Rightscorp: A Different Approach to Infringement (CDSA)
By Chris Tribbey
In 2009 when France’s nationwide anti-piracy law (HADOPI) was first passed, it was put up as a model for how to approach piracy on a state level, one that offered a three-strikes, graduated response to dealing with online copyright infringement by Internet users.
By the time the law was revoked in mid-2013, it had cost the French government 12 million euros to implement, and had resulted in the settlement of a mere 230 or so copyright cases.
So you’ll forgive Christopher Sabec, CEO of Los Angeles-based Rightscorp, Inc., if he’s proud of the company he co-founded in 2011. To date, his company has handled more than 1.5 million copyrights, and settled 180,000 copyright infringement cases from 230 participating Internet service providers (ISPs), recovering hundreds of thousands of dollars in otherwise lost revenue for content owners. In short, Sabec said, “We think we’ve proven our business model.”
Rightscorp uses software to monitor global peer-to-peer (P2P) file sharing networks to find illegally downloaded digital media, on behalf of copyright owners. Working with ISPs, the company sends out copyright infringement notices to users who have illegally downloaded and uploaded digital media, demanding $20 per violation.
And, using the Digital Millennium Copyright Act (DMCA), copyright infringers who don’t pay up, could find their Internet service suspended or terminated by their ISP. Because federal law requires ISPs to police their users for copyright violations, Rightscorp’s model has proven pretty effective, Sabec said.
“The law of the land is ISPs are required to have a policy in place to regulate their networks for repeat infringement, and they run the risk of losing safe harbor if they don’t do that,” he added. “We help the universities and ISPs stay compliant with the law by giving them a very easy way to check whether people are infringing.”
Rightscorp primarily focuses on up-loaders, those seeding copyrighted content to file-sharing sites. Once the company finds a violation has occurred — whether it’s at a college campus, a residence or a business — a notice demanding $20 is sent to the address associated with that ISP.
If someone gets a notice and chooses to pay the fee, “as long as they don’t infringe again, they’ll never hear from us,” Sabec said. “But if they continue to infringe, they’ll continue to get notices, one notice per infringement per day. And if they continue to seed our clients’ content, and ignore the notices, we escalate to the ISP or university, and look to have their Internet service suspended or terminated.”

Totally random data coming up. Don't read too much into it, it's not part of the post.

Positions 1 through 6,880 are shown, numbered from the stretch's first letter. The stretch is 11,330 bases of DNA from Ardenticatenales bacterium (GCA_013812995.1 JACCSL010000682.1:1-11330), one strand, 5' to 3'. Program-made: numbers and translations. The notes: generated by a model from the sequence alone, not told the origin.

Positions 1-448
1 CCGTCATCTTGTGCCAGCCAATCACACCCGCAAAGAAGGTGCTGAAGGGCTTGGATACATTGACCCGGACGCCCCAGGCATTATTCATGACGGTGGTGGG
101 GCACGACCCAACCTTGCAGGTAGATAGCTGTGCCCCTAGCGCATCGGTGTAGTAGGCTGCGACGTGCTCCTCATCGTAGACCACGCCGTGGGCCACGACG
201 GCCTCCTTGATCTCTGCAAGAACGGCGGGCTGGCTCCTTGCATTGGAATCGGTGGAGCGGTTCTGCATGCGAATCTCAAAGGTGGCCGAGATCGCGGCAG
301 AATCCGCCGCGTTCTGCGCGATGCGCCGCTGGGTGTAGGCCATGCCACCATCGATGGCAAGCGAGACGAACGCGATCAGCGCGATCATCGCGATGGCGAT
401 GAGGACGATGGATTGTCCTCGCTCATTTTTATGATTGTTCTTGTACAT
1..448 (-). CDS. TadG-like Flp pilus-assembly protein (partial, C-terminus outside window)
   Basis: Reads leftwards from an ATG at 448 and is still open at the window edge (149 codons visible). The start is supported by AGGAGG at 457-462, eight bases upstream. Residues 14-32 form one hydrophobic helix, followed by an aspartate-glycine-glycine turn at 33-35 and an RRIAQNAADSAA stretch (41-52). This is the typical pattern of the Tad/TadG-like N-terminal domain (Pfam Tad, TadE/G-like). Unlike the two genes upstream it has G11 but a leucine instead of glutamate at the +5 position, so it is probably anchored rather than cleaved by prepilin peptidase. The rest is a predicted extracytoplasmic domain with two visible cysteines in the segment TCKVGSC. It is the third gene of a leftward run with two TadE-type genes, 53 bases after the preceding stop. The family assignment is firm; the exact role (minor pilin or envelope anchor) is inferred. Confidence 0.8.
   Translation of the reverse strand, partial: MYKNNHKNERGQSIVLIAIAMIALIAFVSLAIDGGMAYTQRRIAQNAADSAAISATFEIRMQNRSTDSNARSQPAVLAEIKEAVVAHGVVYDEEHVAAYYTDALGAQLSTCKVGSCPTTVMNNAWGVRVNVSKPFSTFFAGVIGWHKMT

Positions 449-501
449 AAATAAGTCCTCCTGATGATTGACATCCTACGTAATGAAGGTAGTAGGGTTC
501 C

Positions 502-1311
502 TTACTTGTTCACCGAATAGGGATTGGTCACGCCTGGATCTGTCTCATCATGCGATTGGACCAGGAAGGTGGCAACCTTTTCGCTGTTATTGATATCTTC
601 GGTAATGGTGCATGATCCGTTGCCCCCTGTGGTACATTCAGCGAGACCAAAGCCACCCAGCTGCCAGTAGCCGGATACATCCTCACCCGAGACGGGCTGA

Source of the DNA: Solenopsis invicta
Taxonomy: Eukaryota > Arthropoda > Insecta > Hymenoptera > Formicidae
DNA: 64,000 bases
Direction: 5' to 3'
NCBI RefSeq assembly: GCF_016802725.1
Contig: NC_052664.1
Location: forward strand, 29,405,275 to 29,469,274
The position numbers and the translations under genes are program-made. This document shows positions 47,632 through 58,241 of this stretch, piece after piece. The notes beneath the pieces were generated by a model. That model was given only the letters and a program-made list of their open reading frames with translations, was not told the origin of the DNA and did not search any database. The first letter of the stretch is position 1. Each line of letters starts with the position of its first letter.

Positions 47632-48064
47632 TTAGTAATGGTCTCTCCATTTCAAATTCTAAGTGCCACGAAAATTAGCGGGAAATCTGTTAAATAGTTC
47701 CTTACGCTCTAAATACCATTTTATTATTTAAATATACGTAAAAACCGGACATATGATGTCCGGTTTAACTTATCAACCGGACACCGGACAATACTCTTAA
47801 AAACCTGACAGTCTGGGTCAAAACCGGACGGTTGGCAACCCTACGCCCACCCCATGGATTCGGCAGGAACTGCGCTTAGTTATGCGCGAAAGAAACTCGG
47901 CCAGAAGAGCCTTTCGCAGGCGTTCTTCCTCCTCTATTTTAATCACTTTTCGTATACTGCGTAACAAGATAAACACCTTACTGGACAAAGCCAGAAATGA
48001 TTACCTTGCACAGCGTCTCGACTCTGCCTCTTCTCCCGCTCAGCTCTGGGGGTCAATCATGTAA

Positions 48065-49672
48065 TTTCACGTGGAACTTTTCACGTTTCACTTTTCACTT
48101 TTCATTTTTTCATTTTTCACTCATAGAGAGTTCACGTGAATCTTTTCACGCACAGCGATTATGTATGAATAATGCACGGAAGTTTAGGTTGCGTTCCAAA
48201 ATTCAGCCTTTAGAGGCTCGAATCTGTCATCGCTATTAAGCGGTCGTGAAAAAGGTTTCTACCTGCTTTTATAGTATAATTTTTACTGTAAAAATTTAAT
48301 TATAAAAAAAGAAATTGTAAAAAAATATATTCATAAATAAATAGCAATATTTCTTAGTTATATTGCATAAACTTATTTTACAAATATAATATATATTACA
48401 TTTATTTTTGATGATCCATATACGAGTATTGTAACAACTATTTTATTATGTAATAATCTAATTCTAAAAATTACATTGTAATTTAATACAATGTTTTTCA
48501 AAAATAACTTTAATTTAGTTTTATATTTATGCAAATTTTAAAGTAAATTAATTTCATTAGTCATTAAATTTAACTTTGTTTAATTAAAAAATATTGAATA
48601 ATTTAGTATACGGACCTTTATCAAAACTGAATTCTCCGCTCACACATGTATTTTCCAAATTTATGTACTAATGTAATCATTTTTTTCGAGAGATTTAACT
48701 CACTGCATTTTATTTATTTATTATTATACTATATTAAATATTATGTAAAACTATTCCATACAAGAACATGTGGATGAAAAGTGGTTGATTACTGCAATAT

Whether it’s a four-minute song or two-hour movie, Rightscorp approaches the violation the same way. The company simply looks to recover $20 per violation. And if an offender gets an infringement notice on a Monday, and is still seeding the infringing content that Tuesday, they’ll get a second notice, “and now the owe $40,” Sabec said. “And it escalates from there.” A week later, the ISP will be approached on behalf of the content owner to shut off the Internet service of the offending person.
Rightscorp isn’t indiscriminate with its notices, and recognizes that even though the law works by putting the onus on the account holder for a violation, sometimes wireless networks are hijacked. The company is diligent in determining whether or not they’re dealing with a serial infringer, Sabec said.
“We can tell when these stories hold water or not,” he said. “If you call us and say your network was hacked, we’ll look at your history, and see whether you’ve been downloading the newest episode of ‘Big Bang Theory’ every week like clockwork.
“However, if we see that for the past three months there hasn’t been a single infringement, and then suddenly there’s a blast of infringements one Wednesday, and nothing since then, we’ll start looking into it.”
Sabec said there continues to be “billions” of copyright infractions occurring every year, and that while the amount of bandwidth used for P2P piracy may have been down in 2014, it’s only because the amount of overall consumer bandwidth is up.
“It’s become par for the course that people feel like they have the right to download music for free, that somehow rights holders are bullies when they try to enforce their rights,” he said. “Our model may be a low fee, but [it’s] enough to get a recovery back, and send the message: piracy is wrong.”